Europa Universails IV: Conquest of Paradise review
I’ll never forget the day my free Native American kingdom kicked the French completely off of our continent over a diplomatic insult. While playing as Native Americans in vanilla Europa Universalis IV was an exercise in patience (and in eventually getting your land stolen), Conquest of Paradise has completely revamped the gameplay for its expanded roster of playable tribes. The pacing has been improved, giving you incremental goals to work toward, without opening up the unrealistic possibility that you might have guns already when the Europeans show up.
As the nomadic Sioux, I migrated from province to province across the Great Plains, before finally settling my capital against the defensible Rocky Mountains and expanding out as a true native empire to rival the Aztecs. Knowing when to settle down is an important strategic choice, allowing you to choose where the center of your power will lie. Along the way, I progressed down a new, Native-specific idea tree, granting bonuses that helped me form a continent-spanning Tribal Federation to counteract European aggression.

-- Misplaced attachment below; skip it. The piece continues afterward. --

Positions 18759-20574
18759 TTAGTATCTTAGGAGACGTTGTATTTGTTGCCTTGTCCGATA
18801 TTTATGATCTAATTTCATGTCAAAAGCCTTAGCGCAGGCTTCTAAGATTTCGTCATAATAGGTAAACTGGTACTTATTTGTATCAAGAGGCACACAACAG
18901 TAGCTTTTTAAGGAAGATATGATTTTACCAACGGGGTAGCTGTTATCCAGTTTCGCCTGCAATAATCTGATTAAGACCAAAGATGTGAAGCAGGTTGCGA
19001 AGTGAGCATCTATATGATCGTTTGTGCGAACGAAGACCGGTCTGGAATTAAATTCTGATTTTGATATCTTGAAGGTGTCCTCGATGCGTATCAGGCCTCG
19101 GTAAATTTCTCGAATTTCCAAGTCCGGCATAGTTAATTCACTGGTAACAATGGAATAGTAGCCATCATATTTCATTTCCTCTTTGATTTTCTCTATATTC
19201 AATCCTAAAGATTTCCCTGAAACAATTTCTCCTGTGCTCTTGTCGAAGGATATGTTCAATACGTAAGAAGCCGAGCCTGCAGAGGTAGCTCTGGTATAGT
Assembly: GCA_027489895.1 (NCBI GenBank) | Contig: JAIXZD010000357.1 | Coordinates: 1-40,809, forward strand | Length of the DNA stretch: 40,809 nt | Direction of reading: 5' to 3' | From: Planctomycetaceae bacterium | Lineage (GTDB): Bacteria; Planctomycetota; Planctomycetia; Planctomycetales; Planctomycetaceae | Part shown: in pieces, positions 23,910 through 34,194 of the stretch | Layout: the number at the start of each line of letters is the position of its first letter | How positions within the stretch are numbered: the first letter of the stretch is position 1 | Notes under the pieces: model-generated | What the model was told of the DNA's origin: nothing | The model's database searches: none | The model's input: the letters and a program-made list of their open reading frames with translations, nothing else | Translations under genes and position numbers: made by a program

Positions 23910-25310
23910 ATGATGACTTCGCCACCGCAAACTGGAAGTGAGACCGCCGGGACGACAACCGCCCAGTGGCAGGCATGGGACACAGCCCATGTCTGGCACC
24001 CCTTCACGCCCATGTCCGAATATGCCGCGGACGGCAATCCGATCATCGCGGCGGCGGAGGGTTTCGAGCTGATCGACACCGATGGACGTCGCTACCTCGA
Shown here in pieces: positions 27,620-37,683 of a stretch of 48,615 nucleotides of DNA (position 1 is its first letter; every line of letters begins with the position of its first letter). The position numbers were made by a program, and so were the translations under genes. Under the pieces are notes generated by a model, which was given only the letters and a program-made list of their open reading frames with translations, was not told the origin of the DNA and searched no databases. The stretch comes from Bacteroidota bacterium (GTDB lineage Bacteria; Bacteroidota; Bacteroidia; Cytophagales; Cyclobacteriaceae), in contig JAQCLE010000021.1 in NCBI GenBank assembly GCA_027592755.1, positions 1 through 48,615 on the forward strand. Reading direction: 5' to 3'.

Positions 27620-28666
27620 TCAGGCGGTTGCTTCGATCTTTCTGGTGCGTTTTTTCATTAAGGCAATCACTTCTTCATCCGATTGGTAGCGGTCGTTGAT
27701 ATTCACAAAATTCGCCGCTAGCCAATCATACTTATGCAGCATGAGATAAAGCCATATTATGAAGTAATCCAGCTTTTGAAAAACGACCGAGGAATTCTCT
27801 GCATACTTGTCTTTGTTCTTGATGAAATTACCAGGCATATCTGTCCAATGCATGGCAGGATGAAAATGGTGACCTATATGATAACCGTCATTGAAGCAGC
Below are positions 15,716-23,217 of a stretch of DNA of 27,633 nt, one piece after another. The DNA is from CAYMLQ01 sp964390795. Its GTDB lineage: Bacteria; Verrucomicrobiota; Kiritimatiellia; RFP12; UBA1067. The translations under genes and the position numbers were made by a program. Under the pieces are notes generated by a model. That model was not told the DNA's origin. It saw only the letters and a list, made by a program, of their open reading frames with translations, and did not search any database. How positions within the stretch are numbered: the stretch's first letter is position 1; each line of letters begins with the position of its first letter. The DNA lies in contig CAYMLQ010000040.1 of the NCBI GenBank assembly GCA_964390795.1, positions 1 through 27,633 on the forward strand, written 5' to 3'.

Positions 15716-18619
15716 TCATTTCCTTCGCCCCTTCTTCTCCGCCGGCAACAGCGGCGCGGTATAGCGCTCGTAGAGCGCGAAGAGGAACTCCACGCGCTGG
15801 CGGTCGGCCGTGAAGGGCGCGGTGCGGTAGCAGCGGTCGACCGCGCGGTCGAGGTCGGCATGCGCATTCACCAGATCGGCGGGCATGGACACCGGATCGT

The gameplay for European colonizers has been improved as well, most notably in the option to randomly generate the terrain and tribal placement of the Americas. The system will sometimes generate bizarre, nonsensical culture maps or coastlines that stand out next to the historical continents as being clearly made up by a computer, but it is damn impressive nonetheless, and adds a genuine sense of wonder and discovery to each campaign.
As part of the free patch that Paradox released with the expansion, European colonies that grow large enough in the New World will become their own Colonial Nations, vastly improving the experience if you want to play as, say, revolutionary America or Brazil. Colonial nations will appear whether you own the expansion or not, but you will need it to play as them.
Paradise, unfortunately, is also home to its share of bugs, including an one that turned my Ironman save into a non-Ironman save. It’s not Paradox’s buggiest expansion release, but it’s far from its cleanest. As a whole, though, EU4 is a better game for its presence. And it was a pretty incredible game to begin with.
- Expect to pay $15 / £10
- Release Out now
- Developer Paradox Development Studio
- Publisher Paradox Interactive
- Multiplayer Up to 32 players
- Link Europa Universalis IV site
An ambitious and mostly successful—if a bit buggy—expansion about expansion